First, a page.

IBAHRI urges the Iranian authorities immediately to drop all charges against journalists standing trial

Thursday 1 June 2023

The International Bar Association’s Human Rights Institute (IBAHRI) condemns the prosecution of Iranian journalists Niloofar Hamedi and Elaheh Mohammadi and calls for all charges against them to be dropped. The closed trials of the journalists are reported to have started on 29 and 30 May 2023, respectively. Furthermore, the IBAHRI cites the internationally recognised right of all accused persons to be accorded a fair trial and for the due process of law to be upheld.

Niloofar Hamedi, a journalist for Shargh newspaper and Elaheh Mohammadi, journalist for Ham-Mihan newspaper (both based in Tehran) were detained in September 2022. They were amongst the first to report on the death of 22-year-old Mahsa Amini, who died in police custody just days after she was arrested by Iran’s ‘morality police’ for not wearing her headscarf in a way deemed ‘appropriate’ by them. Ms Amini’s death sparked outrage across the country and led to months of nationwide anti-state protests. Ms Hamedi and Ms Mohammadi are being tried on charges of ‘conspiracy and rebellion against national security’ and ‘anti-state propaganda’, charges that carry the death penalty.

IBAHRI Co-Chair and Immediate Past Secretary General of the Swedish Bar Association, Anne Ramberg Dr Jur hc, commented: ‘Journalists Niloofar Hamedi and Elaheh Mohammadi risked their lives and freedoms to report on the death and funeral of 22-year-old Mahsa Amini. In producing courageous journalism about matters in the public interest in Iran, including the rights of women, they are now facing the full force of an intolerant regime. The IBAHRI urges the Iranian authorities to drop all charges immediately against Ms Hamedi, Ms Mohammadi and other truth-tellers who face malicious prosecutions simply for doing their jobs.’

IBAHRI Director, Baroness Helena Kennedy KC, stated: ‘For too long, Iranian authorities have systematically misused the justice system to prosecute journalists, human rights defenders and protestors. We condemn the unjust prosecution of Niloofar Hamedi and Elaheh Mohammadi simply for doing their jobs and reporting in the public interest. The lack of separation of powers and judicial independence in Iran has sustained the vicious cycle of politicised prosecutions against perceived enemies of the state. It is extremely difficult for legal professionals to ensure their clients – the majority of whom are arbitrarily detained – can access adequate defence. This seriously restricts the ability of defendants to receive and access a fair trial and exposes them to severe sentences based on frivolous proceedings. We demand the immediate release of Ms Hamedi and Ms Mohammadi.’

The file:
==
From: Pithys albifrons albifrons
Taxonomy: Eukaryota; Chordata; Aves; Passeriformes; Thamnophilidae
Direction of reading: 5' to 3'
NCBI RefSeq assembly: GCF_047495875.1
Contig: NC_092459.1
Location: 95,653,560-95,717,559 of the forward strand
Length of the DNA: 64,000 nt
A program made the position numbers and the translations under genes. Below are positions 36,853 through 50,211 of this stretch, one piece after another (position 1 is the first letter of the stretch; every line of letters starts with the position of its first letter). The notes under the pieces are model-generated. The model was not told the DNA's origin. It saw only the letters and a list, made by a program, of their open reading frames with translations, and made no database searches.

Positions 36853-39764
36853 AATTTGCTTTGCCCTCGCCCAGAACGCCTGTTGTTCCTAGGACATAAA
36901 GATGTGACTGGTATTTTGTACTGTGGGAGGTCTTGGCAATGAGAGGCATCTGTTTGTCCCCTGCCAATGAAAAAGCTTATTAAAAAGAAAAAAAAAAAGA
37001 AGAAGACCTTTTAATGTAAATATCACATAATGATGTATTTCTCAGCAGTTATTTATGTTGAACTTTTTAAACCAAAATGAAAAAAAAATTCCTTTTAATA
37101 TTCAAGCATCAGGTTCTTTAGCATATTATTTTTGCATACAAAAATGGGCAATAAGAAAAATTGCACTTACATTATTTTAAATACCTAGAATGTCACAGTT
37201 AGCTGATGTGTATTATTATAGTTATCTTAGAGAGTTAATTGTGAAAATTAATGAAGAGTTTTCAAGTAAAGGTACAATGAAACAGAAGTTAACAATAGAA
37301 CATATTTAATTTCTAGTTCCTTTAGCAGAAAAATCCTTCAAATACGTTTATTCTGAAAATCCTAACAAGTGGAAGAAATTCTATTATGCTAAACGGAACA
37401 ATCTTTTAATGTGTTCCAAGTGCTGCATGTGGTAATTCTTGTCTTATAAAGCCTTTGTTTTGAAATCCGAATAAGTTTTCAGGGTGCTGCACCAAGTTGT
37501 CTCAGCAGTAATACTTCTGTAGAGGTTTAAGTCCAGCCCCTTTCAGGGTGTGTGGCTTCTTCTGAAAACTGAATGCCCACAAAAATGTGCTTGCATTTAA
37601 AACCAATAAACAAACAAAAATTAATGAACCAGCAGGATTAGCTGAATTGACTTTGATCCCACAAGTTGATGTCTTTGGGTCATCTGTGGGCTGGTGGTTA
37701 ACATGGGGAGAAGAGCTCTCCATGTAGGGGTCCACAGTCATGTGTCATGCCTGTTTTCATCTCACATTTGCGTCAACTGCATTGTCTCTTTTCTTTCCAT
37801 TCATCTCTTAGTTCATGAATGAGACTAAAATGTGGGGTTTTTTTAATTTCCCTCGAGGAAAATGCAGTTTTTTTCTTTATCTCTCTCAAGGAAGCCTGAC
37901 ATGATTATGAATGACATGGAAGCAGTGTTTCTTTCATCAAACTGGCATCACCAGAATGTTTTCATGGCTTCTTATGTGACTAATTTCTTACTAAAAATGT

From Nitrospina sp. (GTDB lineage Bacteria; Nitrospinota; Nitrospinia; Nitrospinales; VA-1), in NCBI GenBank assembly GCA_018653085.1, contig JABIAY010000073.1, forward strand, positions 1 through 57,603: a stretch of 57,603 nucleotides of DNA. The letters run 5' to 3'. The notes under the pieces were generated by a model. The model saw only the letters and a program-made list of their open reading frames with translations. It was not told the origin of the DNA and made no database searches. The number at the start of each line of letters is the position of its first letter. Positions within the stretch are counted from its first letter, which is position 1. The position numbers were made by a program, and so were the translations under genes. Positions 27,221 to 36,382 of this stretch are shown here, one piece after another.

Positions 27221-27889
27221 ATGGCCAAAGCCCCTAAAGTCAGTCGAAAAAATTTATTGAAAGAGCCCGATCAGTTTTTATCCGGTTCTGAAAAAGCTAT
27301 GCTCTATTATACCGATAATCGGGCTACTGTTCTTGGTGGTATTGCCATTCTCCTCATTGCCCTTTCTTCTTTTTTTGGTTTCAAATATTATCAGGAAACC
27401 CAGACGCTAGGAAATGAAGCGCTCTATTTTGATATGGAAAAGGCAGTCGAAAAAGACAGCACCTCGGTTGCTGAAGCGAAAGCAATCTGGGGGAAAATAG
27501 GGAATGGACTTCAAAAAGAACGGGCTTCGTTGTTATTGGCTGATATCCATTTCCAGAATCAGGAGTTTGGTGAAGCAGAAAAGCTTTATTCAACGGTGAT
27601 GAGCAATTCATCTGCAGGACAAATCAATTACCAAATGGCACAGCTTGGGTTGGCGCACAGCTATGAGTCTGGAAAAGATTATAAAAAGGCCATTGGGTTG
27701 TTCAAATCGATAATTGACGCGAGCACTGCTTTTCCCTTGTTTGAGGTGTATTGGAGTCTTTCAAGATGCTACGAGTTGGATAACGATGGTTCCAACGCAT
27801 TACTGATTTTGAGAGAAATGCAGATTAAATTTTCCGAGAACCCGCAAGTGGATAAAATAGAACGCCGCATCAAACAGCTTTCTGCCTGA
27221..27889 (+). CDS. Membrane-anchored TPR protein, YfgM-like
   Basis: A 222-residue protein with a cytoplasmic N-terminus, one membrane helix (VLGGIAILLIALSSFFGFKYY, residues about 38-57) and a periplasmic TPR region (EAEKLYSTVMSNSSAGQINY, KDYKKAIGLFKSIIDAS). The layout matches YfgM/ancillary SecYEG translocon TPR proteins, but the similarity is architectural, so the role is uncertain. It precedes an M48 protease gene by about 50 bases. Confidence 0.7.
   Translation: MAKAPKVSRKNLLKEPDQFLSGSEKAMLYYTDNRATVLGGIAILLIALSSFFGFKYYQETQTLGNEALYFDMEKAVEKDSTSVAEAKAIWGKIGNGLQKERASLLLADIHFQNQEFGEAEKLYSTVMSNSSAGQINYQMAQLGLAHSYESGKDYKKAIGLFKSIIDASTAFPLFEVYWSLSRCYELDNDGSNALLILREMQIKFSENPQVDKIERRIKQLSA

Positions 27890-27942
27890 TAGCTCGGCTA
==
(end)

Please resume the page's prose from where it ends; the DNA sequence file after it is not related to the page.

Both journalists are joint winners of the 2023 UNESCO/Guillermo Cano World Press Freedom Prize (alongside journalist Nargis Mohammadi) as well as the 2023 International Press Freedom Award by Canadian Journalists for Free Expression and Harvard's 2023 Louis M. Lyons Award for Conscience and Integrity in Journalism. They were named as two of Time Magazine’s 100 Most Influential People of 2023.

On 28 October 2022, Iran’s Ministry of Intelligence and the Intelligence Organization of the Islamic Revolutionary Guard Corps issued a joint statement accusing Ms Hamedi and Ms Mohammadi of being ‘foreign agents’ engaged with ‘intelligence agencies […] to carry out serious and uninterrupted planning with the aim of influencing different social layers, especially in areas related to women’.

On 4 February 2023, Iran’s Supreme Leader Ali Khamenei issued pardons and sentence reductions for thousands of people charged or prosecuted for taking part in the protests. However, Ms Hamedi and Ms Mohammadi remain on trial. According to reports, both journalists were ‘inexplicably excluded from the so-called mass pardon’.

According to the families of the two accused women, ‘less than a week’ before their trials neither of the journalists had been given access to the prosecution case file. Social media posts from Ms Hamedi’s husband, Mohammad Hossein Ajorlou, state that neither had been allowed to speak to their lawyer in order to prepare their defence. According to Ms Hamedi’s husband, on the first days of their trials, lawyers were not allowed to defend their clients and family members were not allowed to attend the court.

IBAHRI Co-Chair, Mark Stephens CBE, remarked: ‘Independent media and journalists who report on problematic conditions and oppression in Iran are often accused of being manipulated by foreign forces. The IBAHRI calls on Iran to halt the systemic criminalisation of citizens merely exercising their right to freedom of expression and to protest.’

The latest report from the United Nations Special Rapporteur on the human rights situation in Iran indicates that more than 22,000 people in the country have been arrested during protests, including hundreds of human rights defenders, at least 29 journalists and 53 lawyers. Lawyers who undertake cases involving journalists and other human rights defenders are often threatened and eventually imprisoned for carrying out their professional duties. In addition, judges in Iran are regarded as routinely abusing their legal powers in ‘security-related’ trials such as those involving human rights, political or civil activists.


For further information, please contact: the IBA Human Rights Institute at IBAHRI@int-bar.org

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